By Anshel Pfeffer, Haaretz Jewish World Correspondent
Israeli chief Sephardi Rabbi Shlomo Amar has decided to appoint a committee of rabbinical court judges (dayanim) to examine the array of religious issues that have been delaying the conversion of thousands of immigrants.
The committee of three dayanim will look into the requirements for religious observance which have proved a stumbling block for many would-be converts and try to formulate clear rules in the matter.
Amar's decision followed an agreement with the director general of the Immigrant Absorption Ministry, Erex Halfon, to accept the recommendations of an inter-ministerial committee established five months ago and headed by Halfon, which dealt with reorganizing the entire field of conversion.
Halfon's committee is scheduled to present its conclusions in a week. These are expected to include setting up a unified conversion authority that would operate under the auspices of either the Immigrant Absorption Ministry or the Prime Minister's Office.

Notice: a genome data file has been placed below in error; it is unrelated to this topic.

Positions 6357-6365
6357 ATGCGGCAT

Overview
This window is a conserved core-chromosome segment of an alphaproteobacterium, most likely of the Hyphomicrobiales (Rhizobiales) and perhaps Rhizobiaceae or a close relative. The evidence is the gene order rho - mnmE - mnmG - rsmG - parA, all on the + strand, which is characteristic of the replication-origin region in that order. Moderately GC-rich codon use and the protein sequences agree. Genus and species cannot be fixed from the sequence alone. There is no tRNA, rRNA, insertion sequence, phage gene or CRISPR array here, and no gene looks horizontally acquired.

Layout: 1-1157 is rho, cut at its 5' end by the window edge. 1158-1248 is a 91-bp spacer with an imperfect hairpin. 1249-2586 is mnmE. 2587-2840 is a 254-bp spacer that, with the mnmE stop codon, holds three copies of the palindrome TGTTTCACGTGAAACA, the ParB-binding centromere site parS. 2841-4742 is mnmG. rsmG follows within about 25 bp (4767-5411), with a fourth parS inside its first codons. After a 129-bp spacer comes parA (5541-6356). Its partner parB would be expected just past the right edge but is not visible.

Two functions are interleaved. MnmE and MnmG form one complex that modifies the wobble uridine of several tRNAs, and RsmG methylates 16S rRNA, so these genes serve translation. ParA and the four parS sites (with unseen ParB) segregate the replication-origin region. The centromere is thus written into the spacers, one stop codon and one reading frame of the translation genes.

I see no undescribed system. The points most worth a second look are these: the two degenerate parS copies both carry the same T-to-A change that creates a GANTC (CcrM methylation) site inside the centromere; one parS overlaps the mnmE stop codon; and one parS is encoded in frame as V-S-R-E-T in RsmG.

The authority would likely encompass the special conversion courts, which would grow and employ more dayanim. The authority would also finance the various frameworks for preparing converts.
The prime minister will appoint the director of the authority, but in practice this will be a confidant of the chief rabbi. The latter is also supposed to set the standards for the new authority pertaining to halakha, or Jewish law.
The director will evidently be former Knesset member Rabbi Haim Druckman, who is currently head of the conversion courts.
According to government figures, there are some 300,000 immigrants who came to Israel under the Law of Return but are not recognized as Jews.